just after Judas has left to go about his betrayal of Jesus.
Jesus tells the remaining apostles that he is about to be glorified
in his suffering, death and resurrection,
and he wants to leave them with an important message.
He loved them and he loves us
to the point of suffering and dying for them and for us.
It’s a pivotal point in John’s Gospel.
Jesus made it very clear that in order to be true disciples,
they would have to love one another as He loved them.
Paul and Barnabas delivered that same message:
being a disciple, loving one another as Jesus loves us,
will involve hardships.


Maria’s love for Christina certainly involved hardships.
All the tears and worry, all the time out of her life,
all the money for pictures and travel
all the effort to distribute the pictures,
all the anger and frustration she must have experienced.
But Maria loved Christina as Jesus has loved us;
she gave all that she had for her daughter.
Many a parent might shun a daughter with such a reputation.
Maria loved her daughter to the point of giving up all her pride and
welcoming Christina back with complete forgiveness, no conditions.
This is how God so loves us and
we, as followers of Jesus, must do the same.

When Tena, my wife, and I work with a couple
in preparation for marriage,
the first question I ask the couple
after our exchange of introductions is,
“Why do you want to get married?”
We want to hear what the love between them means to them.
We usually hear about many good things,
how they are each so much better
because of their relationship,
mostly what each person GETS from the relationship.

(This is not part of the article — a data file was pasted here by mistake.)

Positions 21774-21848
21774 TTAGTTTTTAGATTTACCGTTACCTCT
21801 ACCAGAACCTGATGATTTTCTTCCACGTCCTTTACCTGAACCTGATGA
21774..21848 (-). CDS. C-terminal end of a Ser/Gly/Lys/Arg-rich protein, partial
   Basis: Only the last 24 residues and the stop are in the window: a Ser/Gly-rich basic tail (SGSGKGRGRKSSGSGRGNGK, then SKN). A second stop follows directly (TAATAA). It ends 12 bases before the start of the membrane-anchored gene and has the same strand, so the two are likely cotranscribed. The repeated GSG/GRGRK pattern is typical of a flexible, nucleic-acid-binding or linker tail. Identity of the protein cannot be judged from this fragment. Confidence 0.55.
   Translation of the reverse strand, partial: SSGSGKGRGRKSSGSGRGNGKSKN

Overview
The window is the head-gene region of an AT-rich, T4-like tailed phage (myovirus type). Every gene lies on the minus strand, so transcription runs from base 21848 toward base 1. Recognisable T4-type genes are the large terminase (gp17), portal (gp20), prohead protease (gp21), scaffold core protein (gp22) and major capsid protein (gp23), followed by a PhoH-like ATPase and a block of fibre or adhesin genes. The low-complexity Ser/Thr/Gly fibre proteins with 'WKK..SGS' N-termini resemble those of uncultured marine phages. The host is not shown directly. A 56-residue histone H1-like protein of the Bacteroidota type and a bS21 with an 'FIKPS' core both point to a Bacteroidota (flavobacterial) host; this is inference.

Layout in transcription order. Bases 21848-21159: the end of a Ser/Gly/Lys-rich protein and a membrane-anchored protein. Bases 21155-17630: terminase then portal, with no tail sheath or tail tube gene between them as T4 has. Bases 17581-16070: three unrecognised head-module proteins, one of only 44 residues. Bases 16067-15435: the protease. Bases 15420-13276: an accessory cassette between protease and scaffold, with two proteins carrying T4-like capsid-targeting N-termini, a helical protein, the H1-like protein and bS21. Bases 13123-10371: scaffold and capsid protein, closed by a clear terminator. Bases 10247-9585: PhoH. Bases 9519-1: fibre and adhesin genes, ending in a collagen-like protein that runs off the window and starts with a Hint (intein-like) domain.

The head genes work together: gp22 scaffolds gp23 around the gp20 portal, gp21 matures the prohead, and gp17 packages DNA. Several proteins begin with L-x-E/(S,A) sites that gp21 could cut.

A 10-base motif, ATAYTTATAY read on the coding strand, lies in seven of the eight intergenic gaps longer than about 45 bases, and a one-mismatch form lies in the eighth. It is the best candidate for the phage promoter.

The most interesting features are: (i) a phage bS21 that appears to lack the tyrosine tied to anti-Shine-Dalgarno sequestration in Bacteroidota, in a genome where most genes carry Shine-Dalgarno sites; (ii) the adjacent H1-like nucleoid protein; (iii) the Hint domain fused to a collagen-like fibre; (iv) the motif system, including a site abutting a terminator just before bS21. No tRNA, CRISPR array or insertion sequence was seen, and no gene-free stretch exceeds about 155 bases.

We often do not hear the word “love”, as in
“I want to marry this person because I love this person.”
So I then ask where love enters into their relationship.
Oh, of course, they love each other,
but they often have difficulty describing what this love means.
After I quote from today’s Gospel passage:
“As I have loved you, so you must love one another.”
I ask them “How is it that Jesus loves us?”
We eventually get around to the love of each of them
being the giving of one person’s life
to this relationship with the other.
It brings me then to the rhetorical question of
“Is this the one you really want to give your life to?”

It turns the love between them from a focus on
what each will get from the relationship,
to a love that focuses on what each will give to it.
And this giving will inevitably mean some degree of hardship:
a hardship of giving up one’s own individual wants and desires
in favor of those of the relationship.

And so we must ask ourselves, “How are we doing as disciples?”

Does our love for others extend to the point of our
suffering hardships, going out of our way for them,
or is it just whatever is comfortable for us?

Did we make the sacrifice to come to Mass this weekend,
because we love God and our neighbors here beside us
or is it just something we always do on Sunday?

Did we make a true sacrificial offering
to the Diocesan Parish Annual Appeal
because we love Jesus in our neighbors in need
around this diocese?

Do we love our spouses
because we love Jesus in them and give our lives to them?

Do we love our children and do whatever it takes for them
because they are Jesus for us
and that is how Jesus teaches us to love?

Do we love our parents;
will we endure the hardships of their aging
because we really believe that Jesus
endured his hardships for us?

When people see our faces, do they see the face of God
and is there an accompanying message of his love?

It boils down the simple question
once posted on my homeroom door at school:
‘If you were accused of being a Christian, a true disciple of Jesus,
would there be enough evidence to convict you?”

* “Come Home” by Max Lucado in “Stories for the Heart” compiled by Alice Gray, pp 153-155, Questar Publishers, Sisters, Oregon 1996.